Jackson Concealed Overhead Door Closers

We discuss the operation; models, installation techniques and the different applications for Jackson concealed overhead door closers.


Andy Jackson began Builders Brass Works in the early 1950’s making high end, high quality door pulls, dome stops, kick plates, hinges, flush bolts and various other types of door hardware for the construction industry. He knew that quality would be a key ingredient of his success. To ensure this...


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Andy Jackson began Builders Brass Works in the early 1950’s making high end, high quality door pulls, dome stops, kick plates, hinges, flush bolts and various other types of door hardware for the construction industry. He knew that quality would be a key ingredient of his success. To ensure this level of quality, Mr. Jackson knew he had to keep control over what he produced. To this end, he opened his own foundry in East Los Angeles, Calif. Over the years, his company flourished.

Before long, he expanded the product line and began making the 10 Series cross bar design exit device. The 10 Series, designed for glass aluminum storefront doors, is available in rim and concealed vertical rod versions. These exit devices are suitable for use on narrow and wider stile doors.

While attending a tradeshow in Europe, Mr. Jackson saw a floor closer, the design of which intrigued him. At that time, the aluminum storefront industry in America was coming into its own and Andy envisioned an opportunity. He determined that, with a few modifications, that floor closer could be reversed and concealed in the aluminum transom above a storefront door. With that thought, he created the concealed overhead (transom) door closer.

Mr. Jackson formed a new company to market these two newly developed products – the 10 series exit device and the transom door closer (for some unknown reason identified as the 20-330 Series) – and the Jackson Corporation was born. Over the years, the product range has expanded to include a full range of overhead concealed door closers, exit devices and access control products.

Andy died in 1970. Approximately eight years later, the Jackson Corporation was sold to Thomas Industries. Thomas Industries kept Jackson and Builders Brass until the early 1990s, at which time the companies were sold to the current owners. Builders Brass was sold off and the Jackson Corporation began to focus its energy and resources on its core product group: access control products, exit devices, door closers and the related accessories.

Jackson makes all its products in East Los Angeles. The only exceptions are the 900 series floor closers, made by its sister company in the United Kingdom.

For the purpose of this article, we will discuss the operation; models and the different applications for Jackson concealed overhead door closers.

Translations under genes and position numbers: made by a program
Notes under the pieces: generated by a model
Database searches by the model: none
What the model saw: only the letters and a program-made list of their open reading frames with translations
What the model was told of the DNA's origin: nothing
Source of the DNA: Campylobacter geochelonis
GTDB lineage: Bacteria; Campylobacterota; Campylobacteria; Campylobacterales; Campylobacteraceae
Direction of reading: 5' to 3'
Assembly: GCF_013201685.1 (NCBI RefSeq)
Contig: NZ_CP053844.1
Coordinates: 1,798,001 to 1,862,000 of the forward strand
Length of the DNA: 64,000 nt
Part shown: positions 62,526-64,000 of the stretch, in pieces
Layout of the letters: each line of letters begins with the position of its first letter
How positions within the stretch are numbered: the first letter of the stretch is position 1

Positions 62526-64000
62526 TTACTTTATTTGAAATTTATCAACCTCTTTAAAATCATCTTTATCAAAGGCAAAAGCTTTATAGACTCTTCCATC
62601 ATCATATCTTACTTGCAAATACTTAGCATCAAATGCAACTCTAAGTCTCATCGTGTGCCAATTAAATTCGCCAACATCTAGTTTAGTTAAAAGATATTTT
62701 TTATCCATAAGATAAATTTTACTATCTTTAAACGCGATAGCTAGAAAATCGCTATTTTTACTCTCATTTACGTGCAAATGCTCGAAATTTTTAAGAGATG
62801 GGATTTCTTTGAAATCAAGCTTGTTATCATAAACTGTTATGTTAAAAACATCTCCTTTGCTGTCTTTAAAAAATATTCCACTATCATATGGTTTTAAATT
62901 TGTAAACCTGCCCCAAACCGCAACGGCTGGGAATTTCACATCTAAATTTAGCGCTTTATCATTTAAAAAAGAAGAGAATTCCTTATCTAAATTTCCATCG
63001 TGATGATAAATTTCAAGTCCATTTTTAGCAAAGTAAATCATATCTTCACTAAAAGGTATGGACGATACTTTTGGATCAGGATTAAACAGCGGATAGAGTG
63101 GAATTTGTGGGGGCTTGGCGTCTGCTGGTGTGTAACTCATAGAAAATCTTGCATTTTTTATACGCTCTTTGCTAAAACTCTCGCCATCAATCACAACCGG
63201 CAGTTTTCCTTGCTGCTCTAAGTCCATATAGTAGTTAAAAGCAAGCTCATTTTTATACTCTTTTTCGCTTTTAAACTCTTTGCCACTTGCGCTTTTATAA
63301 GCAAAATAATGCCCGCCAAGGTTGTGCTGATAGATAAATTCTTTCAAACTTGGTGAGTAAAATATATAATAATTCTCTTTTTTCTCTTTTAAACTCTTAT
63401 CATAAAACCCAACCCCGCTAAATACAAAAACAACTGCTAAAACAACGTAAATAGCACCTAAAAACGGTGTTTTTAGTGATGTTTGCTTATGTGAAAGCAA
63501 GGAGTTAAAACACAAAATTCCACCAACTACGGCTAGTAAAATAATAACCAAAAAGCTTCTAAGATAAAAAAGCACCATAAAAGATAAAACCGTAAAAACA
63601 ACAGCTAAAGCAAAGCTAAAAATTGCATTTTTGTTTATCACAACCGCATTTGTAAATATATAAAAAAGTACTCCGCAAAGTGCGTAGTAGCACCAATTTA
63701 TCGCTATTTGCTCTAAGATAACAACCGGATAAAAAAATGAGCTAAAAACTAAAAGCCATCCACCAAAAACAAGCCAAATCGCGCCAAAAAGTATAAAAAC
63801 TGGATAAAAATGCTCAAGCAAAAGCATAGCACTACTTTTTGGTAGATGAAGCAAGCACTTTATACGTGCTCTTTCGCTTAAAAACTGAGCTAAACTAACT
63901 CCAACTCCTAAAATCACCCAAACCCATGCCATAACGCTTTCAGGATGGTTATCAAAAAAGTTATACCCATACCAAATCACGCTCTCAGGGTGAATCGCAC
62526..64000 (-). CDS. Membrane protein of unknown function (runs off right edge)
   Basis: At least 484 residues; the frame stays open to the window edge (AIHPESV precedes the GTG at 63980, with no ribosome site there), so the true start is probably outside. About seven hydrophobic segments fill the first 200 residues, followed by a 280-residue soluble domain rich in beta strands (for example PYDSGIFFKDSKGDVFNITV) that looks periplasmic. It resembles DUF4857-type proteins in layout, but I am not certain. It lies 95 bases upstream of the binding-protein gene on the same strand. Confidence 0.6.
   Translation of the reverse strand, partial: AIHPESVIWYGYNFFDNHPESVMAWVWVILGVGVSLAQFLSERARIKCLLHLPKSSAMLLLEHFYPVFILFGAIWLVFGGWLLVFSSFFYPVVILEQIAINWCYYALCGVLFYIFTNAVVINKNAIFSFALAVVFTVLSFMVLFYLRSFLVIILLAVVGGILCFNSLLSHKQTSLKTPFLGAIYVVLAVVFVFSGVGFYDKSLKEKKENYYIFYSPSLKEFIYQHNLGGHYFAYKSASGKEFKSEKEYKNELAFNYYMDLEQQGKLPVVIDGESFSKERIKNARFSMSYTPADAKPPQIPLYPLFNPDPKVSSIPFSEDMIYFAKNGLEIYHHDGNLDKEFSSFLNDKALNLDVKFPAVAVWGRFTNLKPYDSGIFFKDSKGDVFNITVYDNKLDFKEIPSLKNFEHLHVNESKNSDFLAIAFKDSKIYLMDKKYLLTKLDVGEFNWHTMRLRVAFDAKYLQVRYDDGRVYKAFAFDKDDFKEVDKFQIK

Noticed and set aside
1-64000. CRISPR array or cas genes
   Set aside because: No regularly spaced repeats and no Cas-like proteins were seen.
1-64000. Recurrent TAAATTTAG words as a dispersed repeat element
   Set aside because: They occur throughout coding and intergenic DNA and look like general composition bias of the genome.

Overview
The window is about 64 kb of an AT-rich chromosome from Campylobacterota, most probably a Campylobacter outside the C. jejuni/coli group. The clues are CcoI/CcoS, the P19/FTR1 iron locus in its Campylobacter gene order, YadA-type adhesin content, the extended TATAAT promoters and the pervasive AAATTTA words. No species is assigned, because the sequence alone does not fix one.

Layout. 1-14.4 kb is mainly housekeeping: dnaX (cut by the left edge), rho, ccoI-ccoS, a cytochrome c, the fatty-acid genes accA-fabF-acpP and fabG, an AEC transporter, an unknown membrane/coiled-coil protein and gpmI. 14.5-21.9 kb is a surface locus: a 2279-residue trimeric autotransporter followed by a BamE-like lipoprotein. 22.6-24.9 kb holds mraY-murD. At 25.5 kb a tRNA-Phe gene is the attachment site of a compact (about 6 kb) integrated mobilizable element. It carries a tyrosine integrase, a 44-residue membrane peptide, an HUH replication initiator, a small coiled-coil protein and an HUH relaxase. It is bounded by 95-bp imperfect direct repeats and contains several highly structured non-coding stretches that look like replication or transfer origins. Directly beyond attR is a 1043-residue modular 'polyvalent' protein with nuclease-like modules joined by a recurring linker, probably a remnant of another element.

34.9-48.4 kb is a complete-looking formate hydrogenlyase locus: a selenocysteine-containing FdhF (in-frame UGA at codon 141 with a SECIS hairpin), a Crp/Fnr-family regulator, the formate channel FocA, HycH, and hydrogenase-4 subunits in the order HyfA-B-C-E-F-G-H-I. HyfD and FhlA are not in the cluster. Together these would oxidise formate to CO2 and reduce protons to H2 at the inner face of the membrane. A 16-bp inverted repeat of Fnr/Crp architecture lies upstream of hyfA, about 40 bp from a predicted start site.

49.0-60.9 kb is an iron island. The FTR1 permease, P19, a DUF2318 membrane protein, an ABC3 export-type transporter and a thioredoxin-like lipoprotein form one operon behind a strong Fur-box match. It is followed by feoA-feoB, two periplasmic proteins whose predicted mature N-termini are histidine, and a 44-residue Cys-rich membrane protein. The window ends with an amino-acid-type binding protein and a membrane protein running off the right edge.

The Jackson overhead concealed door closer develops its closing force through the use of two springs that operate in unison. Each spring operates a piston within this closed system filled with hydraulic (transmission) fluid.

A single directional ball valve opening is in the center of each piston. At the rear end of the piston, there is a round opening just smaller than the diameter of the ball bearing swedged into place. At the front end is a clover leaf opening small enough to stop the ball bearing from escaping, but large enough for the fluid to move from the rear of the piston through this opening in the piston and out into the forward end of the closer. At rest, when the door is closed, the springs are expanded (most models) within close proximity to the screw caps.

As the door swings open, the springs begin to compress, hydraulic fluid forces the ball bearings moved forward against the clover leaf opening. The hydraulic fluid flows around the ball bearings through the clover leaf openings into the areas created by the compression of the springs.

Once the door has been opened and is beginning to close, the springs want to expand. The movement of the fluid that flowed through the single direction ball valve wants to flow in the opposite direction. This fluid forces each ball bearing in the opposite direction, against the smaller diameter opening in the rear of each piston. The result is the ball bearings seal the openings, stopping fluid from flowing back into the reservoir. Since hydraulic fluid is not really compressible, the fluid must move out of the cavity for the springs to expand, closing the door. To move the fluid and close the door, a second valve restricts the amount and speed of fluid flow back to the reservoir, controlling the closing of the door.

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